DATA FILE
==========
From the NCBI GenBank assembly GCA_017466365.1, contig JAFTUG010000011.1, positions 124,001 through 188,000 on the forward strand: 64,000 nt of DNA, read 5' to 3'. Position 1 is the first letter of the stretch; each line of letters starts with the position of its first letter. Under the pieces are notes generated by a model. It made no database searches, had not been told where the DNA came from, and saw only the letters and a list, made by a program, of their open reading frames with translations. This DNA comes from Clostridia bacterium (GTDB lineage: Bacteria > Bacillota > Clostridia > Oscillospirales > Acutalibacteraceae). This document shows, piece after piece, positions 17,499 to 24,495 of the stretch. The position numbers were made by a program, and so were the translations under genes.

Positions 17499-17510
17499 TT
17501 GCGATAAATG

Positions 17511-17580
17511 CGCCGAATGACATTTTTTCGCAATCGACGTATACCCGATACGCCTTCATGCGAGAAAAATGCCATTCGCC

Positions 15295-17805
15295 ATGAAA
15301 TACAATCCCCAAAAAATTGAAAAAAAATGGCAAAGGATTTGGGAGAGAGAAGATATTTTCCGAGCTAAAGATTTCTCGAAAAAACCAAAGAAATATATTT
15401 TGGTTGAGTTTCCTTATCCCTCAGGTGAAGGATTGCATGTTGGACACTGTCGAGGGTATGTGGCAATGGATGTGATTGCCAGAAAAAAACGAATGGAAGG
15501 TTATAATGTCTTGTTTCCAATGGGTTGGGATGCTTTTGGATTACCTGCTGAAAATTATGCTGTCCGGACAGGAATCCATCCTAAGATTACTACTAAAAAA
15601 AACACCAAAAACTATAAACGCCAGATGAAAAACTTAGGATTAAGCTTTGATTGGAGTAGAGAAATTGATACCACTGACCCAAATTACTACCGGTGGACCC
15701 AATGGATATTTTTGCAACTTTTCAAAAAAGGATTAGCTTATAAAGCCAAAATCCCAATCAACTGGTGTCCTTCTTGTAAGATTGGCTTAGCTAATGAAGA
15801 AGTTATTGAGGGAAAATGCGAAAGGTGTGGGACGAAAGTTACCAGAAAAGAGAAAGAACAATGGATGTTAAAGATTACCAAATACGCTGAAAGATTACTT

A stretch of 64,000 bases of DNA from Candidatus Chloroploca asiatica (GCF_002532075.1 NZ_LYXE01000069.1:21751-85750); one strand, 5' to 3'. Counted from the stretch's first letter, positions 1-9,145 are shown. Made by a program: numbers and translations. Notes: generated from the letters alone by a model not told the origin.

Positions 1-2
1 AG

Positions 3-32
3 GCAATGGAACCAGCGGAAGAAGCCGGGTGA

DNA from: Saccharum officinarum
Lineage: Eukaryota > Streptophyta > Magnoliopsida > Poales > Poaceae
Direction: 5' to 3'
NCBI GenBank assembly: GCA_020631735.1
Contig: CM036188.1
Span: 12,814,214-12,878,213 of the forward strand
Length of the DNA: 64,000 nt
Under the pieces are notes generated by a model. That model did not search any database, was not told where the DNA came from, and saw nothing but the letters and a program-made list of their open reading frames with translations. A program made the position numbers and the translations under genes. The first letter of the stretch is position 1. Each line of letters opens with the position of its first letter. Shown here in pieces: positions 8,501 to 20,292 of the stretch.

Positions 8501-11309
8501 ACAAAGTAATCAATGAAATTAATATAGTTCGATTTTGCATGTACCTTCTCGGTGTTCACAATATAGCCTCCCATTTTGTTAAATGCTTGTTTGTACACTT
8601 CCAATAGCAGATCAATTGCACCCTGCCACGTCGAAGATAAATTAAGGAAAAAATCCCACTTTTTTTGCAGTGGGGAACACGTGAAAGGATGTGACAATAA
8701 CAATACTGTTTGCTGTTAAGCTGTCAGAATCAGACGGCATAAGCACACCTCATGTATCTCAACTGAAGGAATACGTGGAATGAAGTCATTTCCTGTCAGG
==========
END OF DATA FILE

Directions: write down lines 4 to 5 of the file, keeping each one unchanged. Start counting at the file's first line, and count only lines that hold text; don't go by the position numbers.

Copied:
17501 GCGATAAATG

Positions 17511-17580